NAFTA has put the natural resources – especially energy supplies and water – of Canada, Mexico and in the United States in danger.
Maude Barlow's blog
Donald Trump’s over-the-top social media attack on a local union leader showed the U.S. president-elect might not be the working class hero he made himself out to be.
There’s no question we had it bad with the former Harper government. It slashed protections for 99 per cent of lakes and rivers that previously existed in the Navigable Waters Protection Act and removed safeguards under other water legislation.
I was very pleased to award the World Council of Churches (WCC) a 'blue community' certificate on October 25. Protecting water and assuring just distribution of this life-giving resource is among the most critical of eco-justice issues.
U.S. President Barack Obama’s recent visit to Canada, against the backdrop of Brexit and the U.S. presidential campaign, had many opinion leaders trying to dismiss concerns about free trade.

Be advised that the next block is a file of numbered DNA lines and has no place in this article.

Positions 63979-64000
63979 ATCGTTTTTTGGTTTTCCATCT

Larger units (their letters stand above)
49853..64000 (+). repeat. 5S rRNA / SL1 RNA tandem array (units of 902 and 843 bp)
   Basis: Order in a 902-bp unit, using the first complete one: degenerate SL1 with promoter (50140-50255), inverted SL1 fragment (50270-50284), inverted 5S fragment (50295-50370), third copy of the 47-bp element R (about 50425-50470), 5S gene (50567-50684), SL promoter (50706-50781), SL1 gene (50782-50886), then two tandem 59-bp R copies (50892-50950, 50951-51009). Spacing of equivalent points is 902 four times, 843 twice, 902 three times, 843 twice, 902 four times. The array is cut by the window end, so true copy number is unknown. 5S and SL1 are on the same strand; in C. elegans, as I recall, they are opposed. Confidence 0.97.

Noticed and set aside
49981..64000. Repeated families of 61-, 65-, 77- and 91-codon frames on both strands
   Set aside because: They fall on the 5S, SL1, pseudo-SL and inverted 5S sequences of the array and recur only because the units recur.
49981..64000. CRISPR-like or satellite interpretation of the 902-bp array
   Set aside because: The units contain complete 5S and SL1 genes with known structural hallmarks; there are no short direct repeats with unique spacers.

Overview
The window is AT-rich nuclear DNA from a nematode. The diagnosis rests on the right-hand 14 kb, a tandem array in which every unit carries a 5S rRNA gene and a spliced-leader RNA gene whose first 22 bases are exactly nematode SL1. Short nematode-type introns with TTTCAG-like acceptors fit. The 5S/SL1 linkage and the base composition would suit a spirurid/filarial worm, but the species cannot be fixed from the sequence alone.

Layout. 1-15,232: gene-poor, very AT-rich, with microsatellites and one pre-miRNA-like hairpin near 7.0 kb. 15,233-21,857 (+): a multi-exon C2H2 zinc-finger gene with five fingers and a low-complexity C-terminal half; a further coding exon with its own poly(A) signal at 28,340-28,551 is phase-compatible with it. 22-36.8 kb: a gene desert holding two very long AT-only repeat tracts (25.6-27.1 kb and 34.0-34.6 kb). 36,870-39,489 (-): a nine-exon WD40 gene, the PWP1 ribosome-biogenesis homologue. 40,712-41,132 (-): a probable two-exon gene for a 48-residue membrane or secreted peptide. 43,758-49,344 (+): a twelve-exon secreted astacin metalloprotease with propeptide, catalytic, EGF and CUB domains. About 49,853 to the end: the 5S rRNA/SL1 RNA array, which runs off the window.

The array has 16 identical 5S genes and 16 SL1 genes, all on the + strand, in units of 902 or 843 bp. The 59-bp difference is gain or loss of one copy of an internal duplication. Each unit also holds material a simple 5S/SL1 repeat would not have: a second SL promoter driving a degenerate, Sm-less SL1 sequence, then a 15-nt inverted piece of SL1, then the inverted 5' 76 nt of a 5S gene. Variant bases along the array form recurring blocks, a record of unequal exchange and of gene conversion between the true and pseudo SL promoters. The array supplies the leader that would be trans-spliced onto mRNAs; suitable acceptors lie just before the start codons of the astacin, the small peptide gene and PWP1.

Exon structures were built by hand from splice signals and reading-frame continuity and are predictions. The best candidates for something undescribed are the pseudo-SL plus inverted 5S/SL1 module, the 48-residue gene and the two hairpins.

A lot has changed in the three years since TransCanada first proposed converting an aging and accident-prone natural gas pipeline to carry tar sands crude through North Bay to an export terminal in New Brunswick.
In a recent editorial, the Globe and Mail endorsed proposed changes to the Canada-Europe Comprehensive Economic and Trade Agreement (CETA), namely to the investment-state dispute settlement provisions that allow foreign corporations to sue governments over regulatory changes that affect their profits.
TransCanada is demonstrating beautifully why there is so much opposition against trade agreements such as CETA (Canada-European Union Comprehensive Economic and Trade Agreement) and the TPP (Trans-Pacific Partnership). The Calgary-based company recently filed a US$15 billion NAFTA challenge after U.S. President Barack Obama's rejected the pipeline.
The challenge is stark. Peri-urban slums ring most of the developing world’s megacities where climate and food refugees are arriving in relentless numbers. Unable to access their traditional sources of water because they have been poisoned, overexploited or priced beyond reach, many must pay exorbitant prices to local water dealers or rely on drinking water contaminated with their own waste.